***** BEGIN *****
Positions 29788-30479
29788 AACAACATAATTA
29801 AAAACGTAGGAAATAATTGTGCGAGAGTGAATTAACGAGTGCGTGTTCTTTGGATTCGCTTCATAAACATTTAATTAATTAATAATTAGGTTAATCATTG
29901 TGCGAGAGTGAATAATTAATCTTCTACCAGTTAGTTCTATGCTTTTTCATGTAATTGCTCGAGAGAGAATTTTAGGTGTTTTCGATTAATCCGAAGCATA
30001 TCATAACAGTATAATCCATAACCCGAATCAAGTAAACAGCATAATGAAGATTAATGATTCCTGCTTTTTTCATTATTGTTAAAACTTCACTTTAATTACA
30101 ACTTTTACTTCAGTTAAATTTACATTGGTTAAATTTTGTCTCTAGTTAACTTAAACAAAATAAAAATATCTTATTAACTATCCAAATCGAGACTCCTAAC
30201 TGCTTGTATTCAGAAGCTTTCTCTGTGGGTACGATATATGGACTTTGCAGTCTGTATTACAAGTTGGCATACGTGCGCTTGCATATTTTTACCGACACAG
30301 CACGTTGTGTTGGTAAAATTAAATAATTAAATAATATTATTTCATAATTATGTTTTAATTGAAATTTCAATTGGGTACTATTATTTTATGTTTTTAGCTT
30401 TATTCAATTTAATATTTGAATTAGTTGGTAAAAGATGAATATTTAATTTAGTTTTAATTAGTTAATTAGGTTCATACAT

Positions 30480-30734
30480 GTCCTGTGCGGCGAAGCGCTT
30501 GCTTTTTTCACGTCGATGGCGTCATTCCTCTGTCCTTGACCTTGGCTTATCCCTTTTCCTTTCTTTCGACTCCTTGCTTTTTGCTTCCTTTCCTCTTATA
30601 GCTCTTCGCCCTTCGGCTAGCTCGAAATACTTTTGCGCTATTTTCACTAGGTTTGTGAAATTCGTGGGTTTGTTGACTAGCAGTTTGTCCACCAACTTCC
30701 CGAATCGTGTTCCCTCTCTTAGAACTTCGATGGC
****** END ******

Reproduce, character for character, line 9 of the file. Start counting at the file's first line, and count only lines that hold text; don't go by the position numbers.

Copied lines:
30401 TATTCAATTTAATATTTGAATTAGTTGGTAAAAGATGAATATTTAATTTAGTTTTAATTAGTTAATTAGGTTCATACAT